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Media notes: NBC claims Super Bowl record; Costas to MLB Network

February 3, 2009 | 12:45 pm

John Madden

NBC is calling Sunday's Super Bowl XLIII broadcast "the most-viewed television program in U.S. history with a total audience of 151.6 million viewers."

The super-sized claim comes with a footnote: Nielsen Media Research's definitition of "total audience" includes anyone who caught as little as six minutes of a broadcast.

When measured by "average audience" over an entire broadcast, the 1983 MASH finale remains still the leader, with 106 million average viewers.

The "average audience" for Sunday's game broadcast on NBC was 98.7 million, which edged out the Super Bowl XLII (Giants/Patriots) broadcast on Fox that drew 97.5 million average viewers.

When measured by "total audience," Sunday's NBC broadcast drew 151.6 million viewers, while last year's Fox broadcast drew 148.3 million.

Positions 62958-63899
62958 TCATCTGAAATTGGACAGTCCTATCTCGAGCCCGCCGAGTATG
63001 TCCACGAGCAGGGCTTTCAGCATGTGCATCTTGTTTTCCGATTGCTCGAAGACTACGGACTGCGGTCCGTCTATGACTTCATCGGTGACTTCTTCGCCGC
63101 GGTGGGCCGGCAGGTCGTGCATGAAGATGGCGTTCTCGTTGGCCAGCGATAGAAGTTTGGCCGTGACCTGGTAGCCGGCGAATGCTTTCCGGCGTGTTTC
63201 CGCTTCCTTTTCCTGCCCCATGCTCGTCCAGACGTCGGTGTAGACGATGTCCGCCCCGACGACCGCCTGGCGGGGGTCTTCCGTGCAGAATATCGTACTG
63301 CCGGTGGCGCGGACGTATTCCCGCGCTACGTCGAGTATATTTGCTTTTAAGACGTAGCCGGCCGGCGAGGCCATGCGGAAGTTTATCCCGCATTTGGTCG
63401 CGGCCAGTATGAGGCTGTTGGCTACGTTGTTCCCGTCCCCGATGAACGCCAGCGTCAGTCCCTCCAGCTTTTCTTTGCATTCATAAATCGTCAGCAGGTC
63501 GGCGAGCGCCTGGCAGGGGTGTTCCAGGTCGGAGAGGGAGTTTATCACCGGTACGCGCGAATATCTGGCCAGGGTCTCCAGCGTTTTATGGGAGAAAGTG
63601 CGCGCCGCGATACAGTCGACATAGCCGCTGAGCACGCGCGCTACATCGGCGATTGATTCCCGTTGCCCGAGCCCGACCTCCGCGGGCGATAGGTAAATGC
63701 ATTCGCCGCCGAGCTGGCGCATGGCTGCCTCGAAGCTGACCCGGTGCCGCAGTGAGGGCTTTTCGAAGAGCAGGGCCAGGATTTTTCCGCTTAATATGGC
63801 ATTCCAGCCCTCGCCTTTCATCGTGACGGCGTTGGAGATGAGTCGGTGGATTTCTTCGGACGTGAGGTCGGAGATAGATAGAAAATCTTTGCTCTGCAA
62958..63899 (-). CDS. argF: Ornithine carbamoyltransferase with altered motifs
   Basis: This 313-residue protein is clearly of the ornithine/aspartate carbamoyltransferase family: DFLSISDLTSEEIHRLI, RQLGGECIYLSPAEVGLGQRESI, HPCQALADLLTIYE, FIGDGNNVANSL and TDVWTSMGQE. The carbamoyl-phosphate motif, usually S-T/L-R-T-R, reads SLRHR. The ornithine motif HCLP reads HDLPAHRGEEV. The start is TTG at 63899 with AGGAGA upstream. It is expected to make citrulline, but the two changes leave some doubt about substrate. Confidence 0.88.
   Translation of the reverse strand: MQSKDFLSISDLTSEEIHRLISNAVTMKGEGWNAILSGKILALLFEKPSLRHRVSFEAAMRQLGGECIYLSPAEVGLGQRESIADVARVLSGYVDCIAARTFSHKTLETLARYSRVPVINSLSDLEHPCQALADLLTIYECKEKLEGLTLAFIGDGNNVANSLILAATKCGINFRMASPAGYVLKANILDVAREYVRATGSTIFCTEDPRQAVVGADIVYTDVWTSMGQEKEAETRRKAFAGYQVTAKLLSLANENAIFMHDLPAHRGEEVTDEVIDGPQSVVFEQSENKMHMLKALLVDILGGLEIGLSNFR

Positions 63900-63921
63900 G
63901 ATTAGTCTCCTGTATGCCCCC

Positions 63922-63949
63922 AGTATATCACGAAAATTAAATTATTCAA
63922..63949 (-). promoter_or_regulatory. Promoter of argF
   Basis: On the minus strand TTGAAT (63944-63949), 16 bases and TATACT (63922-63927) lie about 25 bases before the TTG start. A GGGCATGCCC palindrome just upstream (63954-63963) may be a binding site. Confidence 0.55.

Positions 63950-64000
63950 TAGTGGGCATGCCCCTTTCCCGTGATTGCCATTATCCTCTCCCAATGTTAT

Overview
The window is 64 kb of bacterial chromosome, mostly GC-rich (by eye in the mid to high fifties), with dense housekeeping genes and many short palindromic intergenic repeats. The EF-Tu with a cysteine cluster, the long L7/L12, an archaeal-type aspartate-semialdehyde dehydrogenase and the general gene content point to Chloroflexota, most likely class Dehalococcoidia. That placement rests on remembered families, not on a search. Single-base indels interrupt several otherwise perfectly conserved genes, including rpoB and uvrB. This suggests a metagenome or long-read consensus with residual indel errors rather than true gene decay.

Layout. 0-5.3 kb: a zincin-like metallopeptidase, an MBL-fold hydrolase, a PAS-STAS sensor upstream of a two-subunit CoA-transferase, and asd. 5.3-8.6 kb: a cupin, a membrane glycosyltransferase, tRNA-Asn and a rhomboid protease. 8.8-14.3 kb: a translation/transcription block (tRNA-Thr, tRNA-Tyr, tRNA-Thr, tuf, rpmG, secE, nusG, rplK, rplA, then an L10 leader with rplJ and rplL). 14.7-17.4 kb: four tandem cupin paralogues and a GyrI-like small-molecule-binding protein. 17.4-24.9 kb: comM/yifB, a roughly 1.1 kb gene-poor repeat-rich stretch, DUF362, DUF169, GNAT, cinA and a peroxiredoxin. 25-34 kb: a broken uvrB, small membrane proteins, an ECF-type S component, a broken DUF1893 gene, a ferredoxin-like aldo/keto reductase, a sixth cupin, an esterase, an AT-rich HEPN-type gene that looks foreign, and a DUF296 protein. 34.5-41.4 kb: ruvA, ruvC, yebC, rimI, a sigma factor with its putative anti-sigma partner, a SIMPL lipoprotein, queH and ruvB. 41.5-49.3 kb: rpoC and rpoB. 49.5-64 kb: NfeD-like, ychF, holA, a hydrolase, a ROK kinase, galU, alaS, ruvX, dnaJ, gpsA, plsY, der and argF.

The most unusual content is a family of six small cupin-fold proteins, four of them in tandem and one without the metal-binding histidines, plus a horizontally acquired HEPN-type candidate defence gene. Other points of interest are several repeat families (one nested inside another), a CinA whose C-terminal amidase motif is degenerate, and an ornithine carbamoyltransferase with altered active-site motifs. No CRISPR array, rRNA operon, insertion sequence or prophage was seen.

The MASH finale drew an estimated 122 total viewers. That's still an impressive number given the dramatic population growth in the U.S. since 1983.

Keep reading if you can't get enough of Bob Costas.

Bob Costas The sports broadcaster has signed with the new MLB Network, where he'll host original baseball-centric programming and work in the broadcast booth during game telecasts.

MLB said it will be the "exclusive cable home for Costas." But Costas, who most recently hosted NBC’s Super Bowl XLIII coverage, will continue to host Olympic and NFL coverage for NBC.

Costas conducted an interview with Don Larsen and Yogi Berra (about Larsen's perfect game in the 1956 World Series) that aired when MLB Network, baseball's new cable network went live on Jan. 1.

His new MLB Network show, "MLB Network Studio 42 with Bob Costas" will make its debut at 5 p.m. (PT) on Thursday. Costas will interview Dodgers manager Joe Torre, who's been making his own news of late with a new book.

-- Greg Johnson

Editor's note: One reference to the MASH finale said that the show ran in 1984. It ran in 1983.

Photo (top): NBC broadcaster John Madden. Credit: Jerry Lai -US PRESSWIRE

Photo: Bob Costas. Credit: Steve Freeman / NBC

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